Wealth alone does not determine how much you will enjoy retirement. Now more than ever, it’s important to take a holistic approach to your health and well-being. Planning for and living through your retirement years is about so much more than finances and Monte Carlo Simulations.
You can run fancy projection tools and work diligently for years to save money in order to help secure your “financial freedom” by a specific age. But without the emotional and physical health to enjoy it -you are missing out on the quality of life you envisioned.
Our philosophy is that your health affects your wealth and your wealth affects your health through your golden years.
If you missed out on celebrating national wellness day in June, get ready now to celebrate yourself in August for National Wellness Month. This month focuses on self-care, creating healthy routines and stress management.
What Is Wellness?
According to the Global Wellness Day organization, wellness is “a good or satisfactory condition of existence; a state characterized by health, happiness, and prosperity.” The idea of wellness stems farther than physical health, as it is meant to encompass every aspect of your quality of life – mental health, social well-being and physical state. And while developing a retirement plan can help to make sure your financial wellness is covered, it’s up to you to take care of the rest.
Addressing Wellness in Retirement
We’ve broken the biggest areas of wellness down into three categories: mental health, social well-being and your physical state. Below are the reasons why each area of wellness is important in retirement along with a comprehensive list of ideas- of what you can do today to maintain or improve on them.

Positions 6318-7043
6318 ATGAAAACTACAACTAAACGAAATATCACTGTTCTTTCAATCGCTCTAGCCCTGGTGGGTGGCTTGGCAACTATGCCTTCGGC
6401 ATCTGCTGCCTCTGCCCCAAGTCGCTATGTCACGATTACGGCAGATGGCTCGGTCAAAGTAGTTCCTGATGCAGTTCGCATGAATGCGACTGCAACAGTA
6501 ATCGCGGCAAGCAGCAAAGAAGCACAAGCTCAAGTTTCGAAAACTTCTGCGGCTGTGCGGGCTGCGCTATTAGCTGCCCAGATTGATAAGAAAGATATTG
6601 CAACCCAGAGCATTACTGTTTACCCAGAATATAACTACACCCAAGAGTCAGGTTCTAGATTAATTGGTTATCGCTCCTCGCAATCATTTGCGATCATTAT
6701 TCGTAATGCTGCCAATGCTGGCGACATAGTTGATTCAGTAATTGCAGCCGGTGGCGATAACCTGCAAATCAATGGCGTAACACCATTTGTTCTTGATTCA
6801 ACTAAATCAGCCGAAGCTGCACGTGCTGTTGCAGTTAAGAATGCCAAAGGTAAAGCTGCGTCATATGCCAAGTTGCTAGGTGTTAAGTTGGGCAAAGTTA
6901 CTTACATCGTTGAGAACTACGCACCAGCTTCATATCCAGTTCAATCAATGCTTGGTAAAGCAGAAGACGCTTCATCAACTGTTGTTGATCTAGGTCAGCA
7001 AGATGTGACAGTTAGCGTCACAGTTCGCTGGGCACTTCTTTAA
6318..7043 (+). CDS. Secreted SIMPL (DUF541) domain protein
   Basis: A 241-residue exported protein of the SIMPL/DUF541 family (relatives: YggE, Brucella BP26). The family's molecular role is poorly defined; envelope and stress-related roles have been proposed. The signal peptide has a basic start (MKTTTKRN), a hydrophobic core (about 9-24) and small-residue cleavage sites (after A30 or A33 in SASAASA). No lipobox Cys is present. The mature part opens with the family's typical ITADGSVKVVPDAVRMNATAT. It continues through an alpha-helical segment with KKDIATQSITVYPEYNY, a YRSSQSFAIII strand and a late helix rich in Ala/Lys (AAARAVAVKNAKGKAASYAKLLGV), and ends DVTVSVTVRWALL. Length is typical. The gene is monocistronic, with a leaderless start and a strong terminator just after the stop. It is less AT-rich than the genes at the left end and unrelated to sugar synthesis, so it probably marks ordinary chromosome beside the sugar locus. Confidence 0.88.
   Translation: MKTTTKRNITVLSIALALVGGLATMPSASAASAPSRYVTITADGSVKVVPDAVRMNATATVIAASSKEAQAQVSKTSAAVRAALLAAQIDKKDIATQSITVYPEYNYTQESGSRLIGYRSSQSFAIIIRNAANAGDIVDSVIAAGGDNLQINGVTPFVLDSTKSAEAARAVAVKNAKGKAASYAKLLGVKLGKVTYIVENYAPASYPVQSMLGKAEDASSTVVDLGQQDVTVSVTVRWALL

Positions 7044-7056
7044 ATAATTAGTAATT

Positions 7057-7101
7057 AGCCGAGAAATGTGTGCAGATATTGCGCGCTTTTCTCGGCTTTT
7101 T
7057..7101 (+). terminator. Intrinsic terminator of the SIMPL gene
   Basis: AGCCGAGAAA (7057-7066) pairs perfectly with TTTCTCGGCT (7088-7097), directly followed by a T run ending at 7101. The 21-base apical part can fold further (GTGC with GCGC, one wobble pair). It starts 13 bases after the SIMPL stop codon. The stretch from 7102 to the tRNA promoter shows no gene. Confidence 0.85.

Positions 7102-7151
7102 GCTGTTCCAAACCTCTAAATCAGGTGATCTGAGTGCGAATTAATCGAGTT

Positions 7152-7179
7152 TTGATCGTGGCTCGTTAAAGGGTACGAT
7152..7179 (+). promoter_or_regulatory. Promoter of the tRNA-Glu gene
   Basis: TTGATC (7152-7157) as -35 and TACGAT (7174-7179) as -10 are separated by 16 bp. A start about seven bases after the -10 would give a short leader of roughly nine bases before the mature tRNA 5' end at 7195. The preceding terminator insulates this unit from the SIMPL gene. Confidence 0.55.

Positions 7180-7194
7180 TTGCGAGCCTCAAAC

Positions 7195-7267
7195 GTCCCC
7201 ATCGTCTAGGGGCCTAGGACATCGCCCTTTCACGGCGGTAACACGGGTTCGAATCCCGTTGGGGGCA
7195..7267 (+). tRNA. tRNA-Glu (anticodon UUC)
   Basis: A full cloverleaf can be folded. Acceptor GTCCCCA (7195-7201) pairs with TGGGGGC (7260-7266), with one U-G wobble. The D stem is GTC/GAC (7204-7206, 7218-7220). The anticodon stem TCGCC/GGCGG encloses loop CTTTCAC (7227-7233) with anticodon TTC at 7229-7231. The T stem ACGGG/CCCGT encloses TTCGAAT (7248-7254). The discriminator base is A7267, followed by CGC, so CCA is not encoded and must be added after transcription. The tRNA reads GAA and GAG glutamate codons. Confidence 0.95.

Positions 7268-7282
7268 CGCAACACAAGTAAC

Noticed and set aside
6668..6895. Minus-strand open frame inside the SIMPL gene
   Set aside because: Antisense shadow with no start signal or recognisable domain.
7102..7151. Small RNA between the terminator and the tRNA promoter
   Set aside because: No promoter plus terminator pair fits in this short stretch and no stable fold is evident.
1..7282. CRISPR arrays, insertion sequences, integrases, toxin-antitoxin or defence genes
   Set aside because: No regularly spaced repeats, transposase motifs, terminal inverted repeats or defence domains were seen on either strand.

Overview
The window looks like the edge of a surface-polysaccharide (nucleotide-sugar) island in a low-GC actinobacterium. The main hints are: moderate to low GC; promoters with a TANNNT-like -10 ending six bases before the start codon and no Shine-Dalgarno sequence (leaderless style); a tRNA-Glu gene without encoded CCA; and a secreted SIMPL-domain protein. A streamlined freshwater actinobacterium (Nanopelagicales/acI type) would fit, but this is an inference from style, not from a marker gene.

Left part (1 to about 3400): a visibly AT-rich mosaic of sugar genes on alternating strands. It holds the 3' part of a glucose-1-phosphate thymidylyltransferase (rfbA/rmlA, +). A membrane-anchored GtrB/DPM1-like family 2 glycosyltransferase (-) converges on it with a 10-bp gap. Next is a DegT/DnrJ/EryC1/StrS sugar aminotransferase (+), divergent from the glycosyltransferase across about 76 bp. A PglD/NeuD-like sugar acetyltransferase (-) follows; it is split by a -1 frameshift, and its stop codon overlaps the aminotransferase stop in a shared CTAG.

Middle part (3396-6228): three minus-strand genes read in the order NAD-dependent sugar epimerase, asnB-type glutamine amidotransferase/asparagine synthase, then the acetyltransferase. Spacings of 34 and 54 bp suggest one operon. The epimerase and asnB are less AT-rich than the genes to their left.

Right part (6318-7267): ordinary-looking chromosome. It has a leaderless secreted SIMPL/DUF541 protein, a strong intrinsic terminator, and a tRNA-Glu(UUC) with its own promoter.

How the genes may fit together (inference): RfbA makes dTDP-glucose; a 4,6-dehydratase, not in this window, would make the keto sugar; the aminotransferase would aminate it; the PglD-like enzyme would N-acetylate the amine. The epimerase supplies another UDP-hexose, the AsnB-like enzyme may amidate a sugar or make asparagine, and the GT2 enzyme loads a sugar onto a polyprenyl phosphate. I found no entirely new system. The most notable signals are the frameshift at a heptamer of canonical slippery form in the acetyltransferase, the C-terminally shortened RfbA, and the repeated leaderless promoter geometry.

The temptation to turn your brain off during retirement can be a big one. Considering you’ve spent decades problem solving for 40+ hours a week, the idea of relaxing and unwinding in front of the television or along a sandy shoreline can be extra appealing. But in order to stay mentally well and ward off cognitive decline, it’s important to incorporate mental exercises into your daily retirement routine. Staying sharp and keeping an active mind in retirement can help you to enjoy your retirement for longer.
One possible way of keeping your mental health in check? Consider taking on a new job in retirement, even just as a part-time position. According to the American Psychological Association, a 2009 study revealed that those who were working in retirement had levels of well-being in both health and overall satisfaction that were on par with those who were younger and not yet retired.
New research also shows that delaying retirement may also stave off cognitive decline. A study of nearly half a million people by French researcher Carole Dufouil of the research agency INSERM found that for each additional year they worked, people reduced their risk of dementia by 3.2 percent.
Other activities to help your mind stay sharp in retirement could include:
*Picking up a new instrument
*Learning a new language
*Doing puzzles & game